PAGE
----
Dell Precision 5520
Notes for Installing Linux
You will need to disable Secure Boot in the BIOS. Repeatedly press F2 when turning on the laptop to get to the BIOS screen.
During installfest events, we'll use PxE booting (network booting) as an alternative to using so many flash drives/LiveUSB sticks. This will require some special configuration in the BIOS, see Installfest_PXE_Server for details. You will have to allow legacy boot & decrease thunderbolt security (to unauthenticated access) to get PxE booting over ethernet to work properly. Installation of Linux via UEFI/PxE booting on legacy boot works well for these laptops. You will need Dell's specific ethernet dongle to do PxE booting on them.
The GPU is based on the Maxwell architecture, which is not fully compatible with the FLOSS nouveau driver. You may need to install the nvidia proprietary driver or the bumblebee driver with nvidia for graphics to work. nouveau may not work well as a daily driver, but it is okay to have running during installation on a Live USB with a Linux distribution on it (it is the default of most distros to include nouveau instead of nvidia).
Bumblebee for battery/power mgmt.
Bumblebee extends battery life by a lot. the ArchWiki page details the full installation of it.
If you accidentally install the full-out nvidia or just vesa (NOT mesa, which is needed) driver (and maybe nouveau too) WITH bumblebee (happened to me on Manjaro Linux in the "Hardware Configuration" part of KDE settings when I got some weird dialog asking me to install vesa to uninstall an nvidia package, I forget what, or I might have just been experimenting), you'll need to uninstall them. In these cases, Linux may not boot to a login screen and you'll need to press Ctrl+Alt+F2 to get a shell (it says tty, that just means a virtual Linux terminal). Login as the root user/enter the root password you have set. You specifically need to install the bumblebee and possibly intel-mesa (?) drivers and uninstall the others using your package manager. See the page at the ArchWiki page for more detailed/better instructions/details on how to install/uninstall bumblebee/get the nvidia/intel drivers themselves back.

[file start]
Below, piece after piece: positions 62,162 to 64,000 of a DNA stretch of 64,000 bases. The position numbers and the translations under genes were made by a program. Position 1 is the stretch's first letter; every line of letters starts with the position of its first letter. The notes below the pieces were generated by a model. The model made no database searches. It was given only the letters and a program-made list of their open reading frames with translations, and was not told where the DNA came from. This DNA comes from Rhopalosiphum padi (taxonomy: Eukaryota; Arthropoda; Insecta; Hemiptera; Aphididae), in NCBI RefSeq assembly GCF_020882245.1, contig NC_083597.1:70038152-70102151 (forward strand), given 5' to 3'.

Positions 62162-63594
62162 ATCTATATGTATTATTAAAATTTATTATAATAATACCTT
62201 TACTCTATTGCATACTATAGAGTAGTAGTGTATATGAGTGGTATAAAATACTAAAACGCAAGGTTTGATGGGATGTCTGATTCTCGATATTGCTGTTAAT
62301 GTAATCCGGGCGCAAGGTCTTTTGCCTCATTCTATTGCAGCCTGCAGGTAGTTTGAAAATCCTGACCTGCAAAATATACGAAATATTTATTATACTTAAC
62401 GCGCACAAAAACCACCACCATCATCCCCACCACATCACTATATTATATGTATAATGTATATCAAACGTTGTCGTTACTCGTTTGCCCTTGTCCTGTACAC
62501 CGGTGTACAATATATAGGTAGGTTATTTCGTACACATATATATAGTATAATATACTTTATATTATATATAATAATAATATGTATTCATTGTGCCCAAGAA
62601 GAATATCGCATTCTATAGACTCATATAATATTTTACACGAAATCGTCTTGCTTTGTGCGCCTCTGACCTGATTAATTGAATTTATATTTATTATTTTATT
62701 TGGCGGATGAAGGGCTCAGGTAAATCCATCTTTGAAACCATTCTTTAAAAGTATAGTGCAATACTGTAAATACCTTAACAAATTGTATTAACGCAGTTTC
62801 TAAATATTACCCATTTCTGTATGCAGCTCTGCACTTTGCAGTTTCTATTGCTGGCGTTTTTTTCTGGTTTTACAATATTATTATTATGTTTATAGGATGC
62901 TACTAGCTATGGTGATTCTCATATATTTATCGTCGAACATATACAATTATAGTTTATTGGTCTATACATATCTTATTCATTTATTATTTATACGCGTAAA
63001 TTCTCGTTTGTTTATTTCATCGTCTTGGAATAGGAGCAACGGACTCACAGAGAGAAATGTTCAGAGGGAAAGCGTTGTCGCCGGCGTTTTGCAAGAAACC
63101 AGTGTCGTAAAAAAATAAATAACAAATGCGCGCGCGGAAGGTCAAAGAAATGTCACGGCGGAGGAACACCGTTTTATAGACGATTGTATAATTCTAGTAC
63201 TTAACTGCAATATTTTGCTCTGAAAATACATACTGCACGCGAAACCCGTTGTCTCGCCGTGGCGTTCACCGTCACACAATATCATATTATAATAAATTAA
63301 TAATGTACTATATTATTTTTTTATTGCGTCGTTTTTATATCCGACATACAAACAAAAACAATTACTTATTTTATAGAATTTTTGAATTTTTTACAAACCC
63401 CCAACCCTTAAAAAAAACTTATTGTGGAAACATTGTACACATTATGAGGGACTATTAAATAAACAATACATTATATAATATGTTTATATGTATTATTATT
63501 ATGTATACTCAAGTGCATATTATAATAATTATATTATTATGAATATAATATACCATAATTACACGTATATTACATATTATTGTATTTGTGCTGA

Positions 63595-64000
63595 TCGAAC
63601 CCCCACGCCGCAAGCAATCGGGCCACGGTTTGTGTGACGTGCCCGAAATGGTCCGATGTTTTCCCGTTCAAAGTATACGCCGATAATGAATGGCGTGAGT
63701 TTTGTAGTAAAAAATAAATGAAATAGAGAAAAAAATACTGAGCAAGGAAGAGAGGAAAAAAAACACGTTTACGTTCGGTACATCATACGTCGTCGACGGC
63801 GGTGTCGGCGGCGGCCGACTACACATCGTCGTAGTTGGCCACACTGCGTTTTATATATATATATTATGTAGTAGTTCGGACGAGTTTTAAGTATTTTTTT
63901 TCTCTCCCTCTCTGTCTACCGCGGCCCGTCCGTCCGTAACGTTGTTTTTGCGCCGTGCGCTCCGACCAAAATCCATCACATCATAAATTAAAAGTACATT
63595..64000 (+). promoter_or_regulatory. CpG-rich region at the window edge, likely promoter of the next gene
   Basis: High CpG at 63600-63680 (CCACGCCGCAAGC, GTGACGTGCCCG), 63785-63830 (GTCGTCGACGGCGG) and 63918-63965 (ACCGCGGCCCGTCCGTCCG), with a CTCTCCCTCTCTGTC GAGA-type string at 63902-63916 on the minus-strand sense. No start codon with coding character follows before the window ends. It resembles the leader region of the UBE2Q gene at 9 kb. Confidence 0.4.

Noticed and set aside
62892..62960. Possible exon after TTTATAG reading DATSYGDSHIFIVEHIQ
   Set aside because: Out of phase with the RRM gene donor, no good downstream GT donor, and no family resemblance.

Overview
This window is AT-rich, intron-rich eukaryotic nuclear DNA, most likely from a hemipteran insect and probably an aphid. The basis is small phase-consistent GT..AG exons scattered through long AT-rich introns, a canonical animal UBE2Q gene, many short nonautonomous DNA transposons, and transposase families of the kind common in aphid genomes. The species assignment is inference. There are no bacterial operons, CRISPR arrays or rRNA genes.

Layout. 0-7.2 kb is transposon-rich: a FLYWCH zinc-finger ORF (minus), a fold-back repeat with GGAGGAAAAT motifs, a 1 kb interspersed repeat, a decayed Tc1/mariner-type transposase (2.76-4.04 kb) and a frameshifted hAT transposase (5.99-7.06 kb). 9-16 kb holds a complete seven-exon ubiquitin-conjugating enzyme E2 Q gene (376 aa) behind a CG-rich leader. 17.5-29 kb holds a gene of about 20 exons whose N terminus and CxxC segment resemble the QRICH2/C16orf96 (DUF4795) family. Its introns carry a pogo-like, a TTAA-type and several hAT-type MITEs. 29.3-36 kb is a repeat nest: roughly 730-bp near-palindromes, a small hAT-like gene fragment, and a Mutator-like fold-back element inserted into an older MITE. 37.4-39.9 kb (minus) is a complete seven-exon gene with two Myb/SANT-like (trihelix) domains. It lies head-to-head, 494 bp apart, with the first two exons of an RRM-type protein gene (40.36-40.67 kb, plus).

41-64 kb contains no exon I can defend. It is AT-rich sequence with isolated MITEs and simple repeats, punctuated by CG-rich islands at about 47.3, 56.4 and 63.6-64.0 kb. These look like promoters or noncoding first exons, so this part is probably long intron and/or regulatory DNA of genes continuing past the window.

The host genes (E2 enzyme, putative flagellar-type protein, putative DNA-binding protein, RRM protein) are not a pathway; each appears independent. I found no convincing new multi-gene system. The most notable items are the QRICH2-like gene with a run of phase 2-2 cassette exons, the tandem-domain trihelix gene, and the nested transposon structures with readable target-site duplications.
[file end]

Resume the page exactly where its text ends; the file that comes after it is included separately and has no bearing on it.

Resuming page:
Touchpad scroll gestures, etc
I uninstalled libinput and installed xf86-input-synaptics or something to get reverse scrolling/less touchpad force needed (FingerLow/FingerHigh) options using a config file. libinput is working on the issue right now.
AlphaCubed's touchpad configuration file is located at this page if you want a reference.
I put it in
/etc/X11/xorg.conf.d/30-touchpad.conf so I can use it on the lock screen too (it is used by other users and the system's users that control the X11 application because it is in the /etc/X11 folder, so it doesn't just happen when I'm logged in as my own user).
You can also see if those options are in your distro's mouse settings. KDE is fixing this issue by making the descriptions more detailed/understandable.
Here are some useful links and references:
How to change Synaptics touchpad configuration globally via X11 (if some settings you want are not available via your distro's settings GUI) (helpful tips in here)
Settings you can change in the configuration file
The 2017 laptop given to Rose students has the following specs:
|Processor||Intel Core i7 7820HQ (Kaby Lake) (2.9GHz stock, 3.9GHz boost, not overclockable)|
|RAM||16 GB @ 2400MHz DDR4 (2x8GB SODIMM sticks)|
|Solid State Drive||M.2 SATA3 256 GB (approx. 238.42 GiB) Solid State Drive (theoretical max 600MB/s); spare drive bay (m.2 SATA)|
|Display||15.6" FHD 1920x1080|
|Video Card||Nvidia Quadro M1200M (Maxwell architecture) w/ 4GB GDDR5 RAM (supports Vulkan and OpenGL)|
|Network Cards||Intel Dual-Band 8265 802.11ac wireless, Gigabit (1Gb/s) Ethernet and PxE (network) boot via USB Type-C port using a compatible USB-C to Ethernet adapter|
|Battery||3 cell Lithium-Ion 56 WHr|
|USB||(2) USB 3.0 and (1) Thunderbolt 3 (USB Type-C form factor)|
|Pointing Devices||Synaptics Trackpad|
|External Video Port||Dedicated HDMI port (and HDMI passthrough via Thunderbolt)|
|Integrated Webcam||720p integrated webcam|
|Network Accessories||USB Type C to Ethernet adapter|
|Warranty||4 year with Accidental Damage Protection (ADP) (Note: Dell only allows one ADP claim in a 12 month period)|